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Strictly Speaking

NO WRITER ATTRIBUTED

Certain members of the Music Department are beginning to suspect that the monthly bell bedlam of Lowell House will weaken and crack the tower. Their suspicions, however, have so far failed to crack the calm of the House Janitor.

Nevertheless, the fact of the matter is, that the tower was not built to house the bells. Strolling toward the House Plan one day, Mr. Crane, donor of the carillon, remarked to his companion, Mr. Lowell, that this tower would be a logical location for his gift.

Measurements revealed that all of the bells could be fitted into Lowell House except the third largest, which accordingly was separated from the rest and exiled to the Baker Memorial Library at the Business School, where it now tolls the hour.

But to return to the original point, we tend to lean toward the Music Department and their suspicions--and at any rate we should certainly shudder at the thought of several dozen tons of metal shimmying overhead in their makeshift moorings.

* * *

Note to the honorable Thomas Dorgan: Mr. Harold J. Laski, famed radical and erstwhile Harvard instructor, is stopping at the home of Felix Frankfurter during his Boston visit.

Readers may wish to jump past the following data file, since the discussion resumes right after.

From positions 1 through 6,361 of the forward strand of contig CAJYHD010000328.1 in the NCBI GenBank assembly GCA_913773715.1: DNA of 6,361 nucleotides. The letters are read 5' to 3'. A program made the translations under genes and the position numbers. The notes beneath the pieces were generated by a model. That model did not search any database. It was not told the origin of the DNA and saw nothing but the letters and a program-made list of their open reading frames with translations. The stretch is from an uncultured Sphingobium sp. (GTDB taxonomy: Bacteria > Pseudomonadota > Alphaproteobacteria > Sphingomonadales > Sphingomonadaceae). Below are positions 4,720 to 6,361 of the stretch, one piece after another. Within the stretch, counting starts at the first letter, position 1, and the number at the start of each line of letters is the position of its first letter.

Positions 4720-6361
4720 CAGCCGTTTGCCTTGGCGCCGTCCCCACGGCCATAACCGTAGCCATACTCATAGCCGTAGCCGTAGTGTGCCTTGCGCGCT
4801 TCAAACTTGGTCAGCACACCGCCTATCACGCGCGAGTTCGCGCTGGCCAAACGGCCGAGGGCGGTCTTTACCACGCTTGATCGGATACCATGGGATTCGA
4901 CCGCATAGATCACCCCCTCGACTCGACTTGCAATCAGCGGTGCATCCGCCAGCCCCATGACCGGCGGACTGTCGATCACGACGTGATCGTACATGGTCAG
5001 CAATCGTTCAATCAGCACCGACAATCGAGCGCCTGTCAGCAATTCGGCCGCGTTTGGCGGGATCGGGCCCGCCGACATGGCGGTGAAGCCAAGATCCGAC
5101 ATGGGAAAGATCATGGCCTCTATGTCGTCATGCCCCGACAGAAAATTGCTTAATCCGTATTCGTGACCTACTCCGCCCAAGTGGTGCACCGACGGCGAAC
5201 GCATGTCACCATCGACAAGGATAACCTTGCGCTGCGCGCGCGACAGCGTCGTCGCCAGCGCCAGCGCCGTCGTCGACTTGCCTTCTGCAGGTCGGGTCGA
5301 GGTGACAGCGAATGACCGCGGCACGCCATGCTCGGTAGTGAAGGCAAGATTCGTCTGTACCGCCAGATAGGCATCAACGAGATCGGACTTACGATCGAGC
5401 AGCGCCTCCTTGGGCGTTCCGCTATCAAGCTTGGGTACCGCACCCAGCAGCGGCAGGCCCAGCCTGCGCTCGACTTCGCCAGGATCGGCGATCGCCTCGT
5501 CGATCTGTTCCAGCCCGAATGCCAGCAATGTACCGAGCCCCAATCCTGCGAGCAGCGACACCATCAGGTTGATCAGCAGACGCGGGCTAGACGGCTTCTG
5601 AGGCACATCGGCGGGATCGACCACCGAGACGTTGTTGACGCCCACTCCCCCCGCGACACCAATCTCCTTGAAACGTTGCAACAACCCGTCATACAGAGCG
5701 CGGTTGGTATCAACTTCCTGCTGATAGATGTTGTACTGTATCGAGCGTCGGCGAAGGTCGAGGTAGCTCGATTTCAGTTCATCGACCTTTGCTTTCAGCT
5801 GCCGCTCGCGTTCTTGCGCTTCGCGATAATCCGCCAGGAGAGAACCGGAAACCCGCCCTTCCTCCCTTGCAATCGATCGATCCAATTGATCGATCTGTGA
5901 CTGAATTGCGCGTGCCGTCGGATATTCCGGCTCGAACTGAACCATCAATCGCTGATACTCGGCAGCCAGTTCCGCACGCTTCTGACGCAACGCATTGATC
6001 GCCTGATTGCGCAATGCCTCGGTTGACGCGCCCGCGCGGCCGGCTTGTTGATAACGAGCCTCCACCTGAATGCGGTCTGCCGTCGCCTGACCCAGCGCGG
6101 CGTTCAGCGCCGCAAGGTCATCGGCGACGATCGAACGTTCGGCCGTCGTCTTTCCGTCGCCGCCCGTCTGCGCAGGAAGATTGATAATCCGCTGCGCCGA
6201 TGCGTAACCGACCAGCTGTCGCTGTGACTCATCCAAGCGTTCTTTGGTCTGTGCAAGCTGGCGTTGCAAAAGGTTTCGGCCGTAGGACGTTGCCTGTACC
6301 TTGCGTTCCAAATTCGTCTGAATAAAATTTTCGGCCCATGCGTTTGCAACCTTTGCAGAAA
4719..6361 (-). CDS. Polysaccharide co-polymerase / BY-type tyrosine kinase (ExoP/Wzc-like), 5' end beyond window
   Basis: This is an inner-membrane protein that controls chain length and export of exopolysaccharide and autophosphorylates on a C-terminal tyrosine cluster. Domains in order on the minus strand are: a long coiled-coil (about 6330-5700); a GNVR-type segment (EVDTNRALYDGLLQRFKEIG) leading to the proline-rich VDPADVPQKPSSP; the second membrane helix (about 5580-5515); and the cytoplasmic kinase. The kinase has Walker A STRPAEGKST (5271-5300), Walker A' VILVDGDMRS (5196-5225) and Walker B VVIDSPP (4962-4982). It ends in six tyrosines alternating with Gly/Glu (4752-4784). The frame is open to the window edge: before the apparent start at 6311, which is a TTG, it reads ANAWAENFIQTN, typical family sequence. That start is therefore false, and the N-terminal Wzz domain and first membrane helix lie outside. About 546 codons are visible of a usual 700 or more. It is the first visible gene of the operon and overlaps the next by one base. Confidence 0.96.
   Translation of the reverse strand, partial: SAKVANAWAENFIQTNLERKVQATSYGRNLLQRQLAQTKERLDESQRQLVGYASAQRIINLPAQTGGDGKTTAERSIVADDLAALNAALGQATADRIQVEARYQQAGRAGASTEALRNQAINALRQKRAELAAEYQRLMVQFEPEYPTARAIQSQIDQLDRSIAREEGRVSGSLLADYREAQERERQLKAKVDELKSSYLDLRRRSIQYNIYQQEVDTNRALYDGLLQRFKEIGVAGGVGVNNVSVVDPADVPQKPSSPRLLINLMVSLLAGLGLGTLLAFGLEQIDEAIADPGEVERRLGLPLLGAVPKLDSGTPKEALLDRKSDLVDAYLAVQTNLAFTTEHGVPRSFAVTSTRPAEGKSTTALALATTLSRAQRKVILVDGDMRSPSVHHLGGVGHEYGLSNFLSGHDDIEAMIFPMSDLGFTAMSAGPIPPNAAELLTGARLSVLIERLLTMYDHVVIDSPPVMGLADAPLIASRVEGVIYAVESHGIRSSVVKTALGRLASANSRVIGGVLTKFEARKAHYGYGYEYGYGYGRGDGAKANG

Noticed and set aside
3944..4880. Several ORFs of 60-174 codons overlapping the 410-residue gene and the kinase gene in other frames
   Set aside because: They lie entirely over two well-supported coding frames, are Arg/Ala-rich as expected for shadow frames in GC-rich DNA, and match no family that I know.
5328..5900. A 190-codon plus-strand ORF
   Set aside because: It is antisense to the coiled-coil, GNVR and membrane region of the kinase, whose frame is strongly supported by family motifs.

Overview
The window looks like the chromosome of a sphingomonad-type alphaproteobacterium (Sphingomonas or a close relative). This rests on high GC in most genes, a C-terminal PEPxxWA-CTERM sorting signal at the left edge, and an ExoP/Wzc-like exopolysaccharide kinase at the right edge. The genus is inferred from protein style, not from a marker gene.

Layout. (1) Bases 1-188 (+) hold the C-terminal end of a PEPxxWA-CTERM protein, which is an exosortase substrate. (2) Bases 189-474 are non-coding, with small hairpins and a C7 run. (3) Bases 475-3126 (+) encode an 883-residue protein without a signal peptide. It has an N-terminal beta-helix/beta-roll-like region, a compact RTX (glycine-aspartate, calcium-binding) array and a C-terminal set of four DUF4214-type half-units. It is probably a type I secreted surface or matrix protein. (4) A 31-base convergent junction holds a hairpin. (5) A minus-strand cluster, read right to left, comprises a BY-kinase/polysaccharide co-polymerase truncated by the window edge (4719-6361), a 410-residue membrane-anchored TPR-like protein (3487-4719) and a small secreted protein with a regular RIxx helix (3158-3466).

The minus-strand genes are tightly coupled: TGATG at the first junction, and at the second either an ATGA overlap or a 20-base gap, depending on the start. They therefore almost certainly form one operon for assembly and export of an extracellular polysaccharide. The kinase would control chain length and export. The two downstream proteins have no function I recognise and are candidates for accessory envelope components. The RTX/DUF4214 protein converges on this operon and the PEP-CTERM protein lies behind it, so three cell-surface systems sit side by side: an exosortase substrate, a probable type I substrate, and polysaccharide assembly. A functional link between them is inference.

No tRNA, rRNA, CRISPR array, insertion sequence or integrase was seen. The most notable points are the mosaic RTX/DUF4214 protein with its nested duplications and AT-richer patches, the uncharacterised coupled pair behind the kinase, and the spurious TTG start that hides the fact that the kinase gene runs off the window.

* * *

Unknown to the undergraduate, groups have been at work for the last three years in an attempt to weigh down the back of his study door with brass armor plate. It's all a part of a general campaign to equip each room of the College with a complete roster of all former occupants. For example, we quote from a letter recently received by the Alumni Bulletin from a Mr. Miles L. Hanley of Madison, Wisconsin, who took a Masters degree here in 1927 and who appears to be one of the leaders of the present drive:

"....At the end of each academic year a small brass plate not more than half an inch wide should be made, bearing the name and class numerals of each occupant..., and the plates should be attached to the doors of the proper rooms.... I should like to see these plates in place by the time of the Tercentenary Celebration...."

* * *

Every so often, when least expected. Mr. Melville C. Whipple, Sanitary Inspector, descends on the Houses and collects samples of the Dining Halls' milk and cream, together with water from the Adams House swimming pool.

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